Most people prefer big cars for a whole range of reasons, whether it’s the extra room, the ability to take most of them off-road or that feeling of comfort and safety you get when driving around.
But while drivers have generally accepted the fact that they’ll have to cough up more money initially to secure one, what many may not be aware of is how much more something like a ute or SUV costs in the long run.
According to an analysis by online comparison site Finder, Australians could be paying an extra $4,550 a year just to keep a bigger car on the road. The research found that the average annual cost of owning a smaller car would come in around $3,413 compared with a whopping $7,963 for a bigger car.
The total costs included insurance, registration and petrol over the course of 12 months and, of these, vehicle registration topped the bill of being the biggest expense, with petrol coming in a close second. The analysis also found that some drivers were spending up to 133 per cent more than others on car ownership costs.
When broken down by state, the difference in costs is significant, with the price of registering an eight-cylinder Jeep Grand Cherokee in New South Wales reaching $1,274, compared with just $646 in South Australia.
NSW’s average overall costs for owning a car for one year was the highest at $8,220 in the most expensive scenario, followed by Tasmania with $8,165 and Queensland with $8,098. Meanwhile, the cheapest states to own a car included South Australia, Western Australia and the Northern Territory.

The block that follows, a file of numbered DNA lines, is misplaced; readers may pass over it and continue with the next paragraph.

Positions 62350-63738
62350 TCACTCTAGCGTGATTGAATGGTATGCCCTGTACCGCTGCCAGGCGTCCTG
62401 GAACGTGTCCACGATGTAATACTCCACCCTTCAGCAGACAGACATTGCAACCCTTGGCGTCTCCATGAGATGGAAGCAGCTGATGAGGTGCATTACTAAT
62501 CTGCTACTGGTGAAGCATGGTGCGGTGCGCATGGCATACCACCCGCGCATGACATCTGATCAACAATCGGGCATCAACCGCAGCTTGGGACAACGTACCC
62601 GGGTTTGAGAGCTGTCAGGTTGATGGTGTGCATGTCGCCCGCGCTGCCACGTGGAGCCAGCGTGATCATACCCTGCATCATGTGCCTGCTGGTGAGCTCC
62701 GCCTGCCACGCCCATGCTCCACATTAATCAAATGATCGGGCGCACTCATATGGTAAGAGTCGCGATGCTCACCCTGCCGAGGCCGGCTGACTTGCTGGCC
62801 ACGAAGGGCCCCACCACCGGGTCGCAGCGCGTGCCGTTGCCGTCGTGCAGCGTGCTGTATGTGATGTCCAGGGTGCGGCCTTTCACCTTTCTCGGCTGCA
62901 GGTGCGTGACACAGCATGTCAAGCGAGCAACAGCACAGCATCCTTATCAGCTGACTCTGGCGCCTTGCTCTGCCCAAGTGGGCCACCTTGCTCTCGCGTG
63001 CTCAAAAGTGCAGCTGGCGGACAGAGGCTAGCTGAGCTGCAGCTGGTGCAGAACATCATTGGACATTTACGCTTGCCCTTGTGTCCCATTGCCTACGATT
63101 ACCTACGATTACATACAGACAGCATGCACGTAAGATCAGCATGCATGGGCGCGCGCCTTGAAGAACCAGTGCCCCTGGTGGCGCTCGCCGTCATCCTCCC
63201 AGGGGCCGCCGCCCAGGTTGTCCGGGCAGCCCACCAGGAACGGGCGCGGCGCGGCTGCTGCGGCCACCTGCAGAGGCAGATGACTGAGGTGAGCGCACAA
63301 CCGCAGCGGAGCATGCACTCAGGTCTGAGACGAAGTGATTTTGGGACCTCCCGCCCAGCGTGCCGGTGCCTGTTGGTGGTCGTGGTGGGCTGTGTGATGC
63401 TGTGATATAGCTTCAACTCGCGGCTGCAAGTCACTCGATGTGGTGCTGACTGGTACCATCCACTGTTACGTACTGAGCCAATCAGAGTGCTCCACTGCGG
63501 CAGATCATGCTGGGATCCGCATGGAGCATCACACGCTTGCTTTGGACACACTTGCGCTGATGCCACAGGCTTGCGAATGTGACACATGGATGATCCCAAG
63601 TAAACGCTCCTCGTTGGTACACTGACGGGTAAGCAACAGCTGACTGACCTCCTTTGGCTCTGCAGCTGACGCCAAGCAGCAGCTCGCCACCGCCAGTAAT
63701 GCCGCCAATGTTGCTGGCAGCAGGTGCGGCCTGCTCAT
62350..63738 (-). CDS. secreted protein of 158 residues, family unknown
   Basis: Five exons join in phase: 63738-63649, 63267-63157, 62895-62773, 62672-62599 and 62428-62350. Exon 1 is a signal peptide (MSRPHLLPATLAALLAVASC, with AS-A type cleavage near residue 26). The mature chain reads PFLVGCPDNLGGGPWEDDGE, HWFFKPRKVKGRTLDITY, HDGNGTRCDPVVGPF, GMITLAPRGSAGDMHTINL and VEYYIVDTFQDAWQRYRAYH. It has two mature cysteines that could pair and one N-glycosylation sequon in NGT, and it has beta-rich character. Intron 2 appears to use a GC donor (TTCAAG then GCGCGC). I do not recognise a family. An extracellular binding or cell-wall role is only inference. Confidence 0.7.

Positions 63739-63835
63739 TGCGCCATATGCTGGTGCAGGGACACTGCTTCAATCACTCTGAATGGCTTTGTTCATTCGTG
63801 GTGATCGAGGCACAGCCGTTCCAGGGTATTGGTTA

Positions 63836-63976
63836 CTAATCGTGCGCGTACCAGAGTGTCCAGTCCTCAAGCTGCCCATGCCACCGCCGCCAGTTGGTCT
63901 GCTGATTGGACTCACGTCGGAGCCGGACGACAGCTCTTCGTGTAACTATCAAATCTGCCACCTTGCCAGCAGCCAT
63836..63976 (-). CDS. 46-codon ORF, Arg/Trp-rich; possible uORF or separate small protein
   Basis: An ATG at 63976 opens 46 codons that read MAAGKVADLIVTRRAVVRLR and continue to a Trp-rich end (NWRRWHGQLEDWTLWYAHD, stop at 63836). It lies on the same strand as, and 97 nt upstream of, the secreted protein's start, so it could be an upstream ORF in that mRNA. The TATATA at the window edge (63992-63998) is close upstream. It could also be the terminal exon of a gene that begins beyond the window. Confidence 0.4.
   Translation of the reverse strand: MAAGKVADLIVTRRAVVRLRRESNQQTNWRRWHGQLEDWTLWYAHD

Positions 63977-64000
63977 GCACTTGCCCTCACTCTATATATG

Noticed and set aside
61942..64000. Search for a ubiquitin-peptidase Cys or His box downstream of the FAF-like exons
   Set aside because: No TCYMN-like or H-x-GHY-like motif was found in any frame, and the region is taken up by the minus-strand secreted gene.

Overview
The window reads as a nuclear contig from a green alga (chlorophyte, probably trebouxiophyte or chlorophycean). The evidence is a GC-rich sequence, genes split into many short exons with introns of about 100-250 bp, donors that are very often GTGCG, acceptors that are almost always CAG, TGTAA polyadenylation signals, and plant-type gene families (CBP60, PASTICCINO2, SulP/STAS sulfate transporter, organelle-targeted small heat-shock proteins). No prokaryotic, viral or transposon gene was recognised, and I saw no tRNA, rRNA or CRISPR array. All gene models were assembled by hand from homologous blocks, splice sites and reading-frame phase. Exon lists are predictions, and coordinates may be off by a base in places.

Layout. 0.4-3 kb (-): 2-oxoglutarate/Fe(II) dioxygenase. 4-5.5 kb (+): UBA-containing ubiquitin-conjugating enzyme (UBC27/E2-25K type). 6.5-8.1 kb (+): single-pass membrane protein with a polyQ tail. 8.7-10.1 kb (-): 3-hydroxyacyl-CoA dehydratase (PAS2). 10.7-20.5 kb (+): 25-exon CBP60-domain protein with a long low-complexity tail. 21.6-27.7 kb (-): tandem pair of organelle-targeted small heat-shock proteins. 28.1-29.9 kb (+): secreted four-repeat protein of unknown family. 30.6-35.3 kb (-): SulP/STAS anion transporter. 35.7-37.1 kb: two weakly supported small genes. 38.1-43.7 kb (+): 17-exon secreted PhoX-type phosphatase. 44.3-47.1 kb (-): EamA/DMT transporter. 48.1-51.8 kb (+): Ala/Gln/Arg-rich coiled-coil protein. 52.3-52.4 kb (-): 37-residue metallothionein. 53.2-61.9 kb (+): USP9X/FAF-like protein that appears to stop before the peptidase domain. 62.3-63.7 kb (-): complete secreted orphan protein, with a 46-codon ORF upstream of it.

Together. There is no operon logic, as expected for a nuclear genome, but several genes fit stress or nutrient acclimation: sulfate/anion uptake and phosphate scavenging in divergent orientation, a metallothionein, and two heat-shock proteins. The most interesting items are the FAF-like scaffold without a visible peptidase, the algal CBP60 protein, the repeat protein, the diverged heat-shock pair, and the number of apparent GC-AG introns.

Taylor Blackburn, insurance specialist at Finder, said the difference in prices didn’t always have to be this extensive and mentioned a number of ways that Australian drivers could save on vehicle running costs. “If you want to save some cash, your car insurance premium is the best place to start. Don’t pay the loyalty tax. If you think you’re paying too much, you’re probably right. Before you let your policy rollover automatically, see what else is out there first. It could be the most cost-effective decision you make all year.”
When it comes to insurance, it might also help to have a higher excess (the out-of-pocket cost you’ll need to pay if you get into an accident) to reduce the premium payments, which come out more often. You can also reduce extras and add-ons that boost your level of coverage, as most of these might be handy in general but are not really relevant to your lifestyle.
And finally, reducing your level of risk on the roads to avoid climbing insurance premiums, crash costs, speeding fines and parking fines is also a smart way of cutting down on overall driving costs.
IMPORTANT LEGAL INFO This article is of a general nature and FYI only, because it doesn’t take into account your financial or legal situation, objectives or needs. That means it’s not financial product or legal advice and shouldn’t be relied upon as if it is. Before making a financial or legal decision, you should work out if the info is appropriate for your situation and get independent, licensed financial services or legal advice.
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